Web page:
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The Risen Empire (Succession #1)

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3.87 of 5 stars 3.87  ·  rating details  ·  1,731 ratings  ·  187 reviews
Captain Laurent Zai of Imperial Frigate Lynx must rescue the Child Empress, sister of immortal Emperor worshiped by 80 human worlds for 1600 years. Enemy Rix are machine-augmented humans who worship AI compound minds. Separated by light years, bound by an unlikely love, Zai and pacifist senator Nara Oxham face the Rix and hold the fate of the empire.
Hardcover, 304 pages
Published March 1st 2003 by Tor: Tom Doherty Associates
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Community Reviews

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Kane
There is something unbeatable about being pleasantly surprised. This was my first time reading anything by Scott Westerfeld and I was extremely pleasantly surprised by The Risen Empire.

It is bad form to quote oneself but here is what I said about The Risen Empire when I compared it very favourably to Foundation in my sacrilegious review of Asimov’s space opera:

“Immediately after I "finished" Foundation, I picked up Scott Westerfeld's The Risen Empire… Intelligent turns of phrase? Break-neck act
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Gavin
This was a decent space opera sci-fi. The world building was very good and the technology in this futuristic world was fascinating. The story was based around the clash between two empires. The Risen Empire, a mix of normal humans and the immortal Risen, and The Rix, post humans who worship planet encompassing AI's as Gods.

I enjoyed the concepts and the moral questions the characters faced. The biggest flaw is that this book was too focused on the concepts and technologies. Dialogue between the
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Dr. Ben
Gave up after about 100 pages, so there may be redeeming qualities later on. At the point at which I gave up, however, there was very little story in this novel; there was some world-building, but mostly page after page of technophilia hidden under a veneer of fiction. This is hard, hard scifi, where the point in the writing isn't so much the telling of a story but of describing as much technological porn as possible. Pass.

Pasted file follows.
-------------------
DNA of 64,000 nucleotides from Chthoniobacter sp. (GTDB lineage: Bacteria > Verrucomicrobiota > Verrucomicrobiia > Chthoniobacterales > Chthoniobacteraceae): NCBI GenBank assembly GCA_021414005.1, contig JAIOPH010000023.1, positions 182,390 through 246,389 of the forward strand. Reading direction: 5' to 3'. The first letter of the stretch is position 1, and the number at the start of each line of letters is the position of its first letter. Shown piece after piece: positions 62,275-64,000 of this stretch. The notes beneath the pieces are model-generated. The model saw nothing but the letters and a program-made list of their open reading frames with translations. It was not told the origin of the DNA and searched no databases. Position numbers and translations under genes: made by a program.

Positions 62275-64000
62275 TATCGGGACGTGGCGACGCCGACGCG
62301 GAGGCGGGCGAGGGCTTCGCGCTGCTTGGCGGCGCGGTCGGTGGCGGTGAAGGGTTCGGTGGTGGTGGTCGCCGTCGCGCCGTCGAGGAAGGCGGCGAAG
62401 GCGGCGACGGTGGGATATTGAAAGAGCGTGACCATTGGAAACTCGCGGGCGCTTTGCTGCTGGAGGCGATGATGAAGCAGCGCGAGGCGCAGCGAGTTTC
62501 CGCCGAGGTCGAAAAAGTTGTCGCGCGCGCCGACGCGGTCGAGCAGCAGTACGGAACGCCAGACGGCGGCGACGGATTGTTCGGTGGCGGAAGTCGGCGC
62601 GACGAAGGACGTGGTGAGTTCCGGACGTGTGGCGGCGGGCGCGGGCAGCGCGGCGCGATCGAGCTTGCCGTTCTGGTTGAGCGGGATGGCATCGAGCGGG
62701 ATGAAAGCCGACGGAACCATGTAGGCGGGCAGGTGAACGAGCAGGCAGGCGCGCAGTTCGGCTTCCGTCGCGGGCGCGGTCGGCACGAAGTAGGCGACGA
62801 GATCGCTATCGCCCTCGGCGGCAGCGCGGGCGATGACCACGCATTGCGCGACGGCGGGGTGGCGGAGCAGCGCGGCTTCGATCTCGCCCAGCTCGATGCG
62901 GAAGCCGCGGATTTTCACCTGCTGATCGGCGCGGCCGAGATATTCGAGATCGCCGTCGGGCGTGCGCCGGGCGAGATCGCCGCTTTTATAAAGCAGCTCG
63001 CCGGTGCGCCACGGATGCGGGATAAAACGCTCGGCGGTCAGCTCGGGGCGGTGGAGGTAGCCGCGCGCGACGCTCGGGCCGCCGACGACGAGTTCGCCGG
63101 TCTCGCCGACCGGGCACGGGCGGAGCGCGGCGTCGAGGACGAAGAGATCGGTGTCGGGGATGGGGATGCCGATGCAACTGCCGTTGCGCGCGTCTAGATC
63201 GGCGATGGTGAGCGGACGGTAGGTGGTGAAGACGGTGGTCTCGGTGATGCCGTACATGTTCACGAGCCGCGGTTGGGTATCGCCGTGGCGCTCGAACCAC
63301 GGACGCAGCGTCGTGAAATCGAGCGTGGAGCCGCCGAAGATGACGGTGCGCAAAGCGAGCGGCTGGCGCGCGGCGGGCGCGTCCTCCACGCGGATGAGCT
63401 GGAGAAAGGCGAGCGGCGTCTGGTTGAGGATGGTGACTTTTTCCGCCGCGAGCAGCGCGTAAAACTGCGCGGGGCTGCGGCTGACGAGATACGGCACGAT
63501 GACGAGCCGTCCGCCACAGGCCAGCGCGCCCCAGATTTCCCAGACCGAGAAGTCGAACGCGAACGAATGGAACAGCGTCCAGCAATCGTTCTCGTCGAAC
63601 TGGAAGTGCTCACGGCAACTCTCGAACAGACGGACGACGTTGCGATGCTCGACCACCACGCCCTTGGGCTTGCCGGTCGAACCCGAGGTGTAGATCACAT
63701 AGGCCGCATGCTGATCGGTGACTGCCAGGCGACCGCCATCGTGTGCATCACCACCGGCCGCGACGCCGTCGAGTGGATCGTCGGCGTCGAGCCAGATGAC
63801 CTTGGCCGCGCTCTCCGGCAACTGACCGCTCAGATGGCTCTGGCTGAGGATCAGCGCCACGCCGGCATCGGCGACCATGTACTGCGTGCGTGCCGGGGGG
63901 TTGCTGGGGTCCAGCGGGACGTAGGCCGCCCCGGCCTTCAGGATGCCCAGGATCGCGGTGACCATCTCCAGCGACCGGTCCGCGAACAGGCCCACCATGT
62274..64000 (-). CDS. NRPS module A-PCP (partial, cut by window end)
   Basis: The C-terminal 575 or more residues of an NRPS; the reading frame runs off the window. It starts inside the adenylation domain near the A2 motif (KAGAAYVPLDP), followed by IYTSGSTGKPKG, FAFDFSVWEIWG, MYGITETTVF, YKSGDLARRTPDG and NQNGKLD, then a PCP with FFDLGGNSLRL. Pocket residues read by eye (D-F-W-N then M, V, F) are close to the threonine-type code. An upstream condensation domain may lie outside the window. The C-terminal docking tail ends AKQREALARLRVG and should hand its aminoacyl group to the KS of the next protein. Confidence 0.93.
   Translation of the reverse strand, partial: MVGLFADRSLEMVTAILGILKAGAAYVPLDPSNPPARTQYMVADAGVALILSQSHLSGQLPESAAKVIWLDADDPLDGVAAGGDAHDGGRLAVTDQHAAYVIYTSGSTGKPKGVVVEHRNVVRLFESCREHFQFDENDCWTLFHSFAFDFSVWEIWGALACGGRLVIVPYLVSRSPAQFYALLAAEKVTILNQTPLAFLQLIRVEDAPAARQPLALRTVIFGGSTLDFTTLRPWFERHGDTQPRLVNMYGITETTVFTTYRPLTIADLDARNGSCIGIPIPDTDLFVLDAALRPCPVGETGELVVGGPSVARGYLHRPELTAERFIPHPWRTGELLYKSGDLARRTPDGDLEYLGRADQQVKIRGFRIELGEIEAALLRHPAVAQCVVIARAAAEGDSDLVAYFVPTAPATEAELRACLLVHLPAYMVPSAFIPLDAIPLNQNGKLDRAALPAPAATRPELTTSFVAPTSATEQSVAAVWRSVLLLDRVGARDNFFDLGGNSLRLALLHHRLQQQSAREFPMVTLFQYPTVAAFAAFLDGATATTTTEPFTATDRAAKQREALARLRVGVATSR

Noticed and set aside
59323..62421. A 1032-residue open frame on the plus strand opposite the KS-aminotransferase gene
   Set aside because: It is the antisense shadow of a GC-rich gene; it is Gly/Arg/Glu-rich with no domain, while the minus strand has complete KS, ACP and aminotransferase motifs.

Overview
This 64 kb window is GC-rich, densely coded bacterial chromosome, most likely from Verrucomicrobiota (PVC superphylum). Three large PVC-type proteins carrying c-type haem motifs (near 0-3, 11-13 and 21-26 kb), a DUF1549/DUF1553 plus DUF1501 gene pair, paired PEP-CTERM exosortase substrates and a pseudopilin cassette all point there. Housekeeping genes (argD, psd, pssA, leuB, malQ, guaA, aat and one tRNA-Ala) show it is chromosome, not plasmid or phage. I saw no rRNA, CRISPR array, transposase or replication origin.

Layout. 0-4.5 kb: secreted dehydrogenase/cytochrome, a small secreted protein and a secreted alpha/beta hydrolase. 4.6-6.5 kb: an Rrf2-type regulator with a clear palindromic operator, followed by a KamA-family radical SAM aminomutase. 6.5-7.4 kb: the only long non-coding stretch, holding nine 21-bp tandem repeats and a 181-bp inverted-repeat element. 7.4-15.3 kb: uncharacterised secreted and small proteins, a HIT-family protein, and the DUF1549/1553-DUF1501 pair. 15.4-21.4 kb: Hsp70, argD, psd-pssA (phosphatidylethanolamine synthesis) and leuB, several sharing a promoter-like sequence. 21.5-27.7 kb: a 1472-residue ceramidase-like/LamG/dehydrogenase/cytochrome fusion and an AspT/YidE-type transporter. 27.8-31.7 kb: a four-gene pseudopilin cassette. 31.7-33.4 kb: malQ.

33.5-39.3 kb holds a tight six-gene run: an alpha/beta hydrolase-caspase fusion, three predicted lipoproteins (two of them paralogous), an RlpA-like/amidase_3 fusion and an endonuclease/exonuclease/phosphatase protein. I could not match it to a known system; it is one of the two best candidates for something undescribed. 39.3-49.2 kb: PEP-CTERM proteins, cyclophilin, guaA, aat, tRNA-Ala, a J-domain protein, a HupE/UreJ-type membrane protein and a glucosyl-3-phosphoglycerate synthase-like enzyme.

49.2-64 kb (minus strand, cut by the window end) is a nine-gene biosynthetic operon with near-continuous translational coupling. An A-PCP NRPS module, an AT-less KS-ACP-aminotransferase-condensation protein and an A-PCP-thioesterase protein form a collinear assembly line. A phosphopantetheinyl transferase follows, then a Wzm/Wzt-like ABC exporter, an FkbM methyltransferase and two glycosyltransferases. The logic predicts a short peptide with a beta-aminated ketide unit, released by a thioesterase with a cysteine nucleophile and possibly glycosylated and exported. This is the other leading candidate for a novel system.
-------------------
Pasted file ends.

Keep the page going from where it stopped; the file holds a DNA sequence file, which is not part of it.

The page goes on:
Niall519
Possibly I've just read too many space operas over the past few years. This wasn't bad in any specific way, just didn't fail to entrance me the way it's evidently done for other readers. I imagine that the desires and difficulties in coming up with new technology and effects in SF like this must be the same for fantasy writers attempting to deal with magic. Unless you get lucky and strike a previously unmined seam of ideas or metaphors, it all suffers from being much the same as the other ten au ...more
Dirk Grobbelaar
Pretty good, this. The blurb on the cover hints that it aspires to the greatness achieved by Dune and Foundation. I'll contest that, but nonetheless this is a good science fiction novel. It's actually the first in a duology called Succession, the sequel being The Killing of Worlds.

Although I didn't care much for some of the symbolism and political humdrum, I would recommend this to people looking for a Space Opera flavoured with combat sequences. Or is it the other way around? Military Sci-Fi sp
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Phoenixfalls
This is the sort of space opera I can love. Forget Alastair Reynolds' Revelation Space trilogy, with its sloppy (sometimes indulgent) writing and wooden characters; forget Iain M. Banks' Culture novels, with their climaxes that lead to nothing but futility; forget even Lois McMaster Bujold's Vorkosigan Saga -- much though I love the characters and the wit, it doesn't have the breadth of imagination or the sheer scope that Westerfeld captures here.

The Risen Empire stars with a bang, throwing the
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Wealhtheow